This would not simplify ownership and borrowing in any fundamental way, but I believe it would eliminate a lot of the confusions people run into as they’re getting the hang of ownership and borrowing. For example, there could be only one string type.

The next change would to make trait objects the primary form of polymorphism. Every trait would be object safe, and casting a type into a trait it implements would be lightweight and easy because it can be heap-allocated by the compiler behind the scenes. No more monomorphization (at least, except as an optimization). Generics would exist only for creating polymorphic container types, not as the main way of making polymorphic functions.

I would also take Rust’s commitment to concurrency-first and make all the available primitives threadsafe. No Rc, no Cell and RefCell. Interior mutability is only allowed through a mutex type, and everything can be moved across threads. Send and Sync would only exist as some built-in checks on ownership-related types.

I think closures and arrays/vecs/slices could also be simplified a great deal by not guaranteeing anything about where they’re allocated, though I haven’t worked out all the details.

Such a language would almost certainly also use green threads, and have a simple CSP/actor model like Go does. There’d be no reason to have “zero cost” futures and async/await like we do in Rust. This would impose a runtime, but that’s fine - we’re not creating a systems language. I already said earlier that we’d probably have garbage collection, after all.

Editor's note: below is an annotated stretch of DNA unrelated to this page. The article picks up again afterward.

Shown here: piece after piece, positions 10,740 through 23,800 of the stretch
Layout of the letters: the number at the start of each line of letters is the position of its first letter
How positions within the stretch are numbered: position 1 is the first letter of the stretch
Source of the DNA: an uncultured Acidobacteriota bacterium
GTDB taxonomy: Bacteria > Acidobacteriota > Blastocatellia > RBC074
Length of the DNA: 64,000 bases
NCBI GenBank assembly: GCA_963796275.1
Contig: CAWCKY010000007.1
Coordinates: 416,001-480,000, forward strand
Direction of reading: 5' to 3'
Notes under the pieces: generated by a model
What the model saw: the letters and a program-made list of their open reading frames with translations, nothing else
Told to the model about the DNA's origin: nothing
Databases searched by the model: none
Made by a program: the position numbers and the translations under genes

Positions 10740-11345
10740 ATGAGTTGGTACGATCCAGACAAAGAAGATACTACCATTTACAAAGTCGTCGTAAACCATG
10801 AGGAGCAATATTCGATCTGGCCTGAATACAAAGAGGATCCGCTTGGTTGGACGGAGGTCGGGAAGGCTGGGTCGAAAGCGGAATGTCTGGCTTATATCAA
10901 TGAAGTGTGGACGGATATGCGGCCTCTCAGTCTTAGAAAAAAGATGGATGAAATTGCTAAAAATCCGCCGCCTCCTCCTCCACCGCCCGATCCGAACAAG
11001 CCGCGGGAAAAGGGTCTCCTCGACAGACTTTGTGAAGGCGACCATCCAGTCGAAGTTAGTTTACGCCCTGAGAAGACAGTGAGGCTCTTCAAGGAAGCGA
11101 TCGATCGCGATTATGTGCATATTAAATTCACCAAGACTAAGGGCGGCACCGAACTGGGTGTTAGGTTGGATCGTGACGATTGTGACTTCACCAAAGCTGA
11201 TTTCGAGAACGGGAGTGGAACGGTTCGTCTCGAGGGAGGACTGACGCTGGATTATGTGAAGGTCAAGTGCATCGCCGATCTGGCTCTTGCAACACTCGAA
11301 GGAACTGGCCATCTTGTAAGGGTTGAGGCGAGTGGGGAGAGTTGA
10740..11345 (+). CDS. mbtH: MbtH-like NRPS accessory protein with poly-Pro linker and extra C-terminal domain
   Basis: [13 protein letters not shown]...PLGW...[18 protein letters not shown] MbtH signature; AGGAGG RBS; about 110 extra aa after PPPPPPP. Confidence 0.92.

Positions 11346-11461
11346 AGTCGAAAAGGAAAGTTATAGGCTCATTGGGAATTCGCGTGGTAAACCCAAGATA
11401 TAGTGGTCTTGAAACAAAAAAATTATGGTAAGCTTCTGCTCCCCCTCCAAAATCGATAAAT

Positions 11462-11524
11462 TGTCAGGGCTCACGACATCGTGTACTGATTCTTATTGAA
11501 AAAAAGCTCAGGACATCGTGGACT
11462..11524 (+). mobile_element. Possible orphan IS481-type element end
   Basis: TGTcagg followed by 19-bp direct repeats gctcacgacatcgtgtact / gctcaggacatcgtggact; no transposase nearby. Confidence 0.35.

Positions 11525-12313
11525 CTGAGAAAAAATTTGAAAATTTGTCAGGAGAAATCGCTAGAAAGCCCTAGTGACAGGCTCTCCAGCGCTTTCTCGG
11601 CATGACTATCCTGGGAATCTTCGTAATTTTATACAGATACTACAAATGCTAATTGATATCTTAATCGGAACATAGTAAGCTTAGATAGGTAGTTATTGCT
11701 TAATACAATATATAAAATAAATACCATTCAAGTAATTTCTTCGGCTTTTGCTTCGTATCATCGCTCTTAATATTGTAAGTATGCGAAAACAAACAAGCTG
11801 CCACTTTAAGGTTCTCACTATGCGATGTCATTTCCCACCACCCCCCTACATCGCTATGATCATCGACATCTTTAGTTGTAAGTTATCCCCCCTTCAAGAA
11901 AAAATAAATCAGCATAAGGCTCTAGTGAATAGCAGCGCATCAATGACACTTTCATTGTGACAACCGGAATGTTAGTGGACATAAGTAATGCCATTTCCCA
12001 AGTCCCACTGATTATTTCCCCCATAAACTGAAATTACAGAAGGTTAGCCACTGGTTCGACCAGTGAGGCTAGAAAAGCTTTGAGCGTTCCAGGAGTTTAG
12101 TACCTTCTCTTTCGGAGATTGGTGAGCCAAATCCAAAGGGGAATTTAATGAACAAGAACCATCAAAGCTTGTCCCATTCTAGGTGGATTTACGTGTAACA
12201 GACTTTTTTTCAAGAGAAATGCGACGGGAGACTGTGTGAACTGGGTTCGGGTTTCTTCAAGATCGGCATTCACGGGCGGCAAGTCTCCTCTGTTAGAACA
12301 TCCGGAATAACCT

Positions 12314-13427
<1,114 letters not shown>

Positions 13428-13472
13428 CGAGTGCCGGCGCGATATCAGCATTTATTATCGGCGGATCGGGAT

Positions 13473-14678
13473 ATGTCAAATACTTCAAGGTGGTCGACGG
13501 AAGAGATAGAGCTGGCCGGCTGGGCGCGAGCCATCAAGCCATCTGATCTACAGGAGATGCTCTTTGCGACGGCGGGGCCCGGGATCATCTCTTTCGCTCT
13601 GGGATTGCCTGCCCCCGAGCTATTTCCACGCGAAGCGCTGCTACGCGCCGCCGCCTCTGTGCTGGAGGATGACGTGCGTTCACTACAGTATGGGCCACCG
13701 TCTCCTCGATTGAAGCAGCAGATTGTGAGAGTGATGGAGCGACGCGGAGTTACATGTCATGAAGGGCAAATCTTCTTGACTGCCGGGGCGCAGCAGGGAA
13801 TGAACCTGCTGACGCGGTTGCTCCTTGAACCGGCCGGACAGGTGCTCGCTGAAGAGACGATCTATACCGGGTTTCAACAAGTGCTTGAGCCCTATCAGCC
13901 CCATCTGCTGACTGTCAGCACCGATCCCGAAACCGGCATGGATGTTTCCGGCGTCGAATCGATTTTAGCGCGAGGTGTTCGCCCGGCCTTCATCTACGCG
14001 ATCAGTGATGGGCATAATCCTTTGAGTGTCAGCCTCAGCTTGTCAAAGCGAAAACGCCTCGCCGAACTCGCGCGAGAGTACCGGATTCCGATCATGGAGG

And there are also many things I’m not sure about. I’m not sure that basing the interface polymorphism on Haskell type classes would be the best decision for this language (though I love it for Rust). I’m not sure what kind of metaprogramming facilities the language should have (I would not include macro_rules-style macros without a long iterative design process that ours did not get.) I’m not sure what I would change about cargo - probably nothing fundamental, cargo is great.

But the biggest thing I’m unsure about - and the most controversial - is error handling. I would probably experiment with exceptions if I were making this language. I believe that all of the big problems with exceptions are solved by those core benefits of Rust I described initially, which provide strong guarantees that program state will be correctly cleaned up as a program crashes, and correctly restored as the crash is halted. I think I would at least make panicking the normal response to most IO failures. (Even with exceptions users could still use Result for the kinds of errors exceptions don’t make sense for).

I would expect this language to have performance characteristics similar to Java or Go, and to be viable for all the use cases they are (plus on the front end!) It would introduce some additional complexity in the form of ownership and borrowing, but would not be nearly the slog for new users that Rust currently is. And in exchange you would get a language which prevents a huge class of errors that no other imperative language except Rust helps you with today.

Finally, if I were creating a non-systems language today, even if I weren’t taking this advice, I would do this one important additional thing. I would be careful to design and implement the compiler so that it could be embedded in different runtimes, and I would have two primary targets: an LLVM based one creating a standalone binary on the mainstream UNIX and windows OSes, and a WASM target that would be intended to use the host VM’s runtime for threads, garbage collection, and so on. This is the best decision anyone creating a new production-ready language in 2019 could make if they want to see widespread adoption.

Oh and of course, I would implement this language and its runtime in Rust!